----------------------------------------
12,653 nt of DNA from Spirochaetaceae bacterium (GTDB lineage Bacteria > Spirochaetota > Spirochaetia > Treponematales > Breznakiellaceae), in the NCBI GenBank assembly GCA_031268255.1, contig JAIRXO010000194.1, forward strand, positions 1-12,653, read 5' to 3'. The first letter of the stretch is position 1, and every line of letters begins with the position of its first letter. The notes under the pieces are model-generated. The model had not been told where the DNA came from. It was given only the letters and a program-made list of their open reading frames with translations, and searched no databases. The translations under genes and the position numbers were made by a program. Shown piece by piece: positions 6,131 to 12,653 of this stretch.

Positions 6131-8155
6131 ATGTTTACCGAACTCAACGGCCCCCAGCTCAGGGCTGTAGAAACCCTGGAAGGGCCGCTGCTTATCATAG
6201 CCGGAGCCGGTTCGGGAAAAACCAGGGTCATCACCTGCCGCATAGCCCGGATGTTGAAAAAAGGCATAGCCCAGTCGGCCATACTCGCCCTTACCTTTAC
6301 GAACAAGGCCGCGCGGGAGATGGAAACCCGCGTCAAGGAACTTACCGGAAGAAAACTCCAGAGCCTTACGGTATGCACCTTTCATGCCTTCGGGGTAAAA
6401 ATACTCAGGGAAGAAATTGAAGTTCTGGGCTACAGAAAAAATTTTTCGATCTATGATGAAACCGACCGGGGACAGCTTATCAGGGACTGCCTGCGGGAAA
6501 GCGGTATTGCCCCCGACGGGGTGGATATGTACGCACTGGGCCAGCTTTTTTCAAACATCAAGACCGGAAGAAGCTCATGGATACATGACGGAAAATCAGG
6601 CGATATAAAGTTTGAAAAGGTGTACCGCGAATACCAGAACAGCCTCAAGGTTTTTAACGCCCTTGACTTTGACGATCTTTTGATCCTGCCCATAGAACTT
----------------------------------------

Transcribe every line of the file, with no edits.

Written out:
12,653 nt of DNA from Spirochaetaceae bacterium (GTDB lineage Bacteria > Spirochaetota > Spirochaetia > Treponematales > Breznakiellaceae), in the NCBI GenBank assembly GCA_031268255.1, contig JAIRXO010000194.1, forward strand, positions 1-12,653, read 5' to 3'. The first letter of the stretch is position 1, and every line of letters begins with the position of its first letter. The notes under the pieces are model-generated. The model had not been told where the DNA came from. It was given only the letters and a program-made list of their open reading frames with translations, and searched no databases. The translations under genes and the position numbers were made by a program. Shown piece by piece: positions 6,131 to 12,653 of this stretch.

Positions 6131-8155
6131 ATGTTTACCGAACTCAACGGCCCCCAGCTCAGGGCTGTAGAAACCCTGGAAGGGCCGCTGCTTATCATAG
6201 CCGGAGCCGGTTCGGGAAAAACCAGGGTCATCACCTGCCGCATAGCCCGGATGTTGAAAAAAGGCATAGCCCAGTCGGCCATACTCGCCCTTACCTTTAC
6301 GAACAAGGCCGCGCGGGAGATGGAAACCCGCGTCAAGGAACTTACCGGAAGAAAACTCCAGAGCCTTACGGTATGCACCTTTCATGCCTTCGGGGTAAAA
6401 ATACTCAGGGAAGAAATTGAAGTTCTGGGCTACAGAAAAAATTTTTCGATCTATGATGAAACCGACCGGGGACAGCTTATCAGGGACTGCCTGCGGGAAA
6501 GCGGTATTGCCCCCGACGGGGTGGATATGTACGCACTGGGCCAGCTTTTTTCAAACATCAAGACCGGAAGAAGCTCATGGATACATGACGGAAAATCAGG
6601 CGATATAAAGTTTGAAAAGGTGTACCGCGAATACCAGAACAGCCTCAAGGTTTTTAACGCCCTTGACTTTGACGATCTTTTGATCCTGCCCATAGAACTT